If there is a “hearsay and rumours culture” that I object to, it’s the insistence on using vague criteria to decide that threat X is an “APT” rather than just “malware”, or that there is a “30% chance that country X was behind this attack” (which is, of course, the same as a 70% chance that everything you just said was garbage), stuff like that.
In this case, Google didn’t have to say “this is in the wild”, given that the patch is out anyway, so I don’t really think that this quite fits into the “hearsay and rumours culture” category,. TBHvI’d rather that Google did wait a few days for us all to catch up before moving to full disclosure – that’s a refreshing change from “publish anyway”.
To me this is not about Google specifically. It is a growing “trend”.
Google is absolutely right to “publish anyway”
Let’s not overestimate the relevance of such findings, blue team people do have use for such information and are able to actually create a response based on said information,so it also ends up in the right hands
I come from a time there was 100% full-disclosure all the time. The pressure was on but at least things got fixed. Which has now become more a political choice than anything. Also a reason i keep endorsing open source culture, in the end it simply is more effective and does not allow for poker-face games to persist. The real need for open source to work is the model is effectuated, not just hypothetical.
In extremis, what Google has to gain by publishing is reputation and reputational damage control. Though i doubt they have to worry too much about that at this time. I do see more and more people move away from Google products and services, so, maybe true in the end. I doubt they’d suddenly start making up threats.
My point is “reports in the wild” affect everyone, this is NOT part of vulnerability disclosure this is part of threat disclosure which are very distinct topics.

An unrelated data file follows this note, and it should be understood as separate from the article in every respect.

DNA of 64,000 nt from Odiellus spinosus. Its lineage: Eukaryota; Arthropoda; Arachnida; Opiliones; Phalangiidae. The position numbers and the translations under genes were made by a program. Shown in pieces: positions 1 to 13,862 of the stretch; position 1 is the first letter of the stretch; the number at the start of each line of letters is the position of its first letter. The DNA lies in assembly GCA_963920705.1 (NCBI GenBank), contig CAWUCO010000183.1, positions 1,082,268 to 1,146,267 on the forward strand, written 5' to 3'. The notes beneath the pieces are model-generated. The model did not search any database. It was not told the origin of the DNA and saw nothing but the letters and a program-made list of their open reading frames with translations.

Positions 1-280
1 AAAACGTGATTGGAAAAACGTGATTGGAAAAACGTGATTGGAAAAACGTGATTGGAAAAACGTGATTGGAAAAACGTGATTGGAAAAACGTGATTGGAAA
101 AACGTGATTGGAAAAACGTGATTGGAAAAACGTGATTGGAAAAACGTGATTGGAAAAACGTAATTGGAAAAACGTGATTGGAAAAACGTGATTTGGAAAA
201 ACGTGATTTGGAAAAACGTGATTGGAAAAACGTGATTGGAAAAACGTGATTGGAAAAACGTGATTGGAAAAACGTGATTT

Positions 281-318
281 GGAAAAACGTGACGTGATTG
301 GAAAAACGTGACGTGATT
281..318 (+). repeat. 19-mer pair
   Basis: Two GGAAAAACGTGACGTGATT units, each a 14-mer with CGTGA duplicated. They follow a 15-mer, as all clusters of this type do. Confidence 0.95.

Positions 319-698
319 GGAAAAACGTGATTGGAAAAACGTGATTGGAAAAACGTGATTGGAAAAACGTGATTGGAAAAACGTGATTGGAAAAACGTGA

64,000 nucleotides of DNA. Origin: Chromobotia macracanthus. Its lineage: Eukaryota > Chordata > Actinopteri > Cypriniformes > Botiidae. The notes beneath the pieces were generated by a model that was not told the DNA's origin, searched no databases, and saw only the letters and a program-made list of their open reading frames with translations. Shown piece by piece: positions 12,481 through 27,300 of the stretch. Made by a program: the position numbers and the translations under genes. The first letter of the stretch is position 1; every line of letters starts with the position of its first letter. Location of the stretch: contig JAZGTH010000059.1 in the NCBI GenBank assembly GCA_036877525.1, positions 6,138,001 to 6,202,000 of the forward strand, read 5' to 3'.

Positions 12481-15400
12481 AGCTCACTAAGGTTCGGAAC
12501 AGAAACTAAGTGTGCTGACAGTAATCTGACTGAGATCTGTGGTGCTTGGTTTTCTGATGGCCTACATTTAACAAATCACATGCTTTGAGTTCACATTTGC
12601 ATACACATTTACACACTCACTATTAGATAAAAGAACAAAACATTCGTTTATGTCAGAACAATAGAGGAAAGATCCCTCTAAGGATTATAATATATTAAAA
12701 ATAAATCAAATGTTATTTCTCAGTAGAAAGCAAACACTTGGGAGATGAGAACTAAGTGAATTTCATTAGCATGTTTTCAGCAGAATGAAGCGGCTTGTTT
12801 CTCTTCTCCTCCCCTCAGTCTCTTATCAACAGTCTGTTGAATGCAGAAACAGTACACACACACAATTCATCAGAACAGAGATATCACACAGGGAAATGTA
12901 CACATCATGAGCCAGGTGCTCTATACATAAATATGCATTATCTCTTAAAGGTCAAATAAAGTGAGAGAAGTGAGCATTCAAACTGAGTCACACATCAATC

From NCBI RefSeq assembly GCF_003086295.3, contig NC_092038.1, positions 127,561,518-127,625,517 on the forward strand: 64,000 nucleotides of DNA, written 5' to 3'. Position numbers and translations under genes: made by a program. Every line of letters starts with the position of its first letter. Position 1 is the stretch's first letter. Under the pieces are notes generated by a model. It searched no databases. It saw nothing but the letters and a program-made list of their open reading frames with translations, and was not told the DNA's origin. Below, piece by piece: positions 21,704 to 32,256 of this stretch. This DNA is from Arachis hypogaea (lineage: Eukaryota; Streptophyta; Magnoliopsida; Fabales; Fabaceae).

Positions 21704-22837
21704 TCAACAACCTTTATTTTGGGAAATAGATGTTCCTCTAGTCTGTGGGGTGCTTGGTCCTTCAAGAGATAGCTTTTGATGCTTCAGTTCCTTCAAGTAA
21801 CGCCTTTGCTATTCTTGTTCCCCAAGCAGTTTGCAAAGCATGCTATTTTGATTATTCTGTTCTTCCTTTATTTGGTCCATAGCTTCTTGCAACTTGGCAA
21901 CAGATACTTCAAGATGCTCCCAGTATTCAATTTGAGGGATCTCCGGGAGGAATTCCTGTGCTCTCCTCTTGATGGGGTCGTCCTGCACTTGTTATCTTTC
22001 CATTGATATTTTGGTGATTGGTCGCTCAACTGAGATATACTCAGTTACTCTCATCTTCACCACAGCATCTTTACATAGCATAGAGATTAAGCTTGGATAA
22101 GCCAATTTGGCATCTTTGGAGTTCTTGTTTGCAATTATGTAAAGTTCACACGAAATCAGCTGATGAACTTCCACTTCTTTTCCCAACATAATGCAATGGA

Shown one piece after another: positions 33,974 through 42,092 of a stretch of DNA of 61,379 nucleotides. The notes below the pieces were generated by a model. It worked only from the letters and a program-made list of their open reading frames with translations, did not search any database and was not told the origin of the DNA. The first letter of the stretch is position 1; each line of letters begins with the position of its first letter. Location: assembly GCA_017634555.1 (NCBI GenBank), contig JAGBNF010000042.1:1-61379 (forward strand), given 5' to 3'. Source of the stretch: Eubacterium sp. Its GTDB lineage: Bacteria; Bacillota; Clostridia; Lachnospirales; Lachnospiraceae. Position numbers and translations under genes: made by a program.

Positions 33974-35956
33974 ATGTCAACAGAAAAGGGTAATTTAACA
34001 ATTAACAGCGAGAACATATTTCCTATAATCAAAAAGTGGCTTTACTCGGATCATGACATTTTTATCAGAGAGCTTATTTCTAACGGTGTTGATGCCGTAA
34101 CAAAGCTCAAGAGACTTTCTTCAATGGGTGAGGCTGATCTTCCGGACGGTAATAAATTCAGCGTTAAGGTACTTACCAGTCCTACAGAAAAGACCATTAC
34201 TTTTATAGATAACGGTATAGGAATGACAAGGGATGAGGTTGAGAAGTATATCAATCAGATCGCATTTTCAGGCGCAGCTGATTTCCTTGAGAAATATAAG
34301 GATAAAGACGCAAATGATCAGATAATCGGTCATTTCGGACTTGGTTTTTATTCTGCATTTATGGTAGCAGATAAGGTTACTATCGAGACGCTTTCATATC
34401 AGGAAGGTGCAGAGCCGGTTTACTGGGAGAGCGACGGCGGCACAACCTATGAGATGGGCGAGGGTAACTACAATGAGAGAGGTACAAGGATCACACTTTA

Keeping threat information from the general public is imho something shady and highly questionable.
To me it is symptomatic for the sickening politicization of cybersecurity and infosec, at worst it is deep corruption knocking at the door, and it is dangerous as it only serves dubious agendas
we do not need fear mongering and generalizations, we need actionable threat intelligence
Given Chrome’s big market share its not surprising that its a big target as well. I don’t agree with Goggle’s approach to zero day stuff. Like their 90 day time frame before exposing exploits about other companies products. Yeah, protect your own stuff Google while trying to make a example out of companies who go beyond 90 days to fix a issue. Leaving the end user more exposed and at risk. How exactly does that make the internet safer? Personally, I don’t ever use anything related to Google EVER!
I do find myself wondering why Google is happy to reveal proof-of-concept code as soon as other vendors publish fixes, even if they got the fix out within the 90-day deadline. Sometimes, a few more days for everyone to download and digest the patch first would surely be handy. Perhaps this “we’re going to sit on the details for a little while” thing is the start of a more conciliatory approach for everyone?
As Mark Stockley commented above, the 90-day rule does have a lot of common sense behind it: if it “just happens”, then there can be no favouritism – and there is a firm deadline to help to convince companies not to sweep bugs under the carpet and leave them to fester.
>Personally, I don’t ever use anything related to Google EVER!
I think you severely underestimate the weight of things Google is related to.
There was an update waiting for me on my Ubuntu desktop this morning. I forgot that I had Chrome installed because I never use it. Google knows enough about me already.
Does this affect Chrome on iOS, not got an update as yet, however I don’t use Chrome but asking for those that do.
I’m not sure but I suspect it doesn’t (or at least if it does there is no exploit yet). Alternative browsers on iOS, such as Firefox and Chrome, aren’t quite as alternative as they are on other platforms, because Apple requires all iOS browsers to stick to the official Apple iOS browser engine, called WebKit. It’s possible for the iOS and desktop versions of browsers like Chrome and Firefox to share vulnerabilities, and perhaps even to share the exploitability of those vulnerabilities, but the iOS versions of those products are actually very different internally from their desktop counterparts.
You state that the “current” update is 72.0.3626.121, yet my HP Windows 10 laptop is even more current with:
Google Chrome is up to date
Version 73.0.3683.86 (Official Build) (64-bit)
Or is there a different version for different OS, Hardware, etc?
73 came out since the article was written. So it’s “72.0.3626.121 or newer”. HtH.
how did this turn into a conversation about whether chrome or firefox is better? p.s. i like safari